Adventures in Tea: Scones

I used a round biscuit cutter for these scones.
I used a round biscuit cutter for these cranberry scones made from scratch.

Scones are quintessential British tea.  You can skip the sandwiches and cakes, but scones are a must!

Scones can be butter scones or cream scones; plain or with nuts and/or dried fruit.  I like to make smaller round scones, about two inches in diameter, but they often are made in a larger size such as 2 1/2 or 3 inches.  They often come in triangle shapes, which are easy to do if you pat the dough out into a circle, and then cut wedges.  I like to use a fluted cutter, but I haven’t been able to find it lately.

The traditional way to cut scones. These were made from a cranberry orange scone mix with orange drizzle added after baking.
The traditional way to cut scones. These were made from a cranberry orange scone mix with orange drizzle added after baking.

Cream scones are made with a light or heavy cream, which contains butter fat.  Butter scones contain butter as well as milk.  Either work just fine.  My favorite recipe uses a cream scone batter mixed with dried mixed fruit that has been soaked in Cointreau for 15 to 20 minutes.  The orange flavor really punches up the flavor.

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Adding a cream wash with a sprinkle of sugar before baking helps to brown the tops and add a sweet, crunchy layer.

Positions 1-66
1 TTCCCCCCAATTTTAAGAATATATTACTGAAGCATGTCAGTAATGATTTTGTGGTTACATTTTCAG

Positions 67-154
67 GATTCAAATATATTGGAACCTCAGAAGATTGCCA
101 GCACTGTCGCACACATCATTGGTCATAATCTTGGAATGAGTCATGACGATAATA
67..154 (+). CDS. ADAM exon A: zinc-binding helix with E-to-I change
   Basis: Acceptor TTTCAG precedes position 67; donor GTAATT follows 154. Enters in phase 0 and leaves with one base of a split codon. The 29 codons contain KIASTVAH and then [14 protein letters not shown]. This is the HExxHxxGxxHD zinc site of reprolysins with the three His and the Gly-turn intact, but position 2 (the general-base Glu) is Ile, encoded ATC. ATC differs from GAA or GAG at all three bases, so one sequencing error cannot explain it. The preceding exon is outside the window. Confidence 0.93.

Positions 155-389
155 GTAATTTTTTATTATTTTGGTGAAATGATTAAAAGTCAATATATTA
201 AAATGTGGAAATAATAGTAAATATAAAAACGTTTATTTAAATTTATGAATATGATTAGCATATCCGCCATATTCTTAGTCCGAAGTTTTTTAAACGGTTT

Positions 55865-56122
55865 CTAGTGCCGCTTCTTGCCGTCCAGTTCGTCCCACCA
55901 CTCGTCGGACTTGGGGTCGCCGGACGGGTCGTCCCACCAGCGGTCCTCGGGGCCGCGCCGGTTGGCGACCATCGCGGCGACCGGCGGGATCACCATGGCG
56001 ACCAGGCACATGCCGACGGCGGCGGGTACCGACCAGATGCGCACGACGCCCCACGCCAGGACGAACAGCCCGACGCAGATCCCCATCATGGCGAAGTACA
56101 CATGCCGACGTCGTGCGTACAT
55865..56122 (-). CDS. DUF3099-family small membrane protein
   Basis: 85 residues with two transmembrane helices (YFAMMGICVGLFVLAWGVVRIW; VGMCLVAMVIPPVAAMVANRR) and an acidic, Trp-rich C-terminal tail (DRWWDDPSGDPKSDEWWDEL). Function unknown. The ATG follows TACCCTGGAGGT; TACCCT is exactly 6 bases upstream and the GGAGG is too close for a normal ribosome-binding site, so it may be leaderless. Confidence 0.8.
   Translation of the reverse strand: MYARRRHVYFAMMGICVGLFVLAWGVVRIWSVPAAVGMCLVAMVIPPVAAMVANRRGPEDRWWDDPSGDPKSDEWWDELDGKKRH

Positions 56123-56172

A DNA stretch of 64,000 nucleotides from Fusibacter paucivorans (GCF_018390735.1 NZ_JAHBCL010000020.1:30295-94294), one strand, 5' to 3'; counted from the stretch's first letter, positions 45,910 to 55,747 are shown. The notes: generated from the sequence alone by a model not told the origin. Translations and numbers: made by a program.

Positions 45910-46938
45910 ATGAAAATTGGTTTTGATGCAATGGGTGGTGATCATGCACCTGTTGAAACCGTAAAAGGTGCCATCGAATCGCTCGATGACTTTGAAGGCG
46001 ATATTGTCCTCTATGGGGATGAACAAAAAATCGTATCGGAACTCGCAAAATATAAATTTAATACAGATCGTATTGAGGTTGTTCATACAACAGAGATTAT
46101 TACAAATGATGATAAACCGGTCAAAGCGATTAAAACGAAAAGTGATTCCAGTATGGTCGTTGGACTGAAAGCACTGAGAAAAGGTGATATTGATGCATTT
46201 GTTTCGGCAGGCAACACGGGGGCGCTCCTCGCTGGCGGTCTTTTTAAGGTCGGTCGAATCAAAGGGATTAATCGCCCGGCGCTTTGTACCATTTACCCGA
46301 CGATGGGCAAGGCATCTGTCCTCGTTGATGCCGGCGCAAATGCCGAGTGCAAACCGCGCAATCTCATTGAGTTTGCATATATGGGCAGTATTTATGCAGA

Once the scones have been placed on the baking sheet, they normally get a glaze.  The recipe may call for an egg wash, cream wash or cream wash sprinkled with sugar.

Butter and strawberry jam on a scone. Butter is not traditional; strawberry jam is very traditional.
Butter and strawberry jam on a scone. Butter is not traditional; strawberry jam is very traditional.

To serve scones, I think the most common way to serve them is with clotted cream and strawberry jam.  Devonshire cream, whipped cream or even butter will work along with your favorite jam.  I had a rose petal jam at tea in London that was amazing, but I digress!  I think butter and honey would be amazing as well, but just writing that may get me booted from the Anglophile Society.

Jam and whipped cream filled scones...yum!
Jam and whipped cream filled scones…yum!

Scones should be served warm, but let me tell you that they will be just as readily eaten on the second day…if they last that long!

A perfect tea.
A perfect tea.

The scones in these photos were made using a cream scone recipe mixed with dried sweetened cranberries that had been soaked in Cointreau.  I had thought about adding almonds, but I only had whole almonds in the house.  They were delightful just as they were.

If you can make a biscuit, you can make a scone.  And if you make scones, you might as well put the kettle on for some tea.  While you are at it, invite me and a few friends over!

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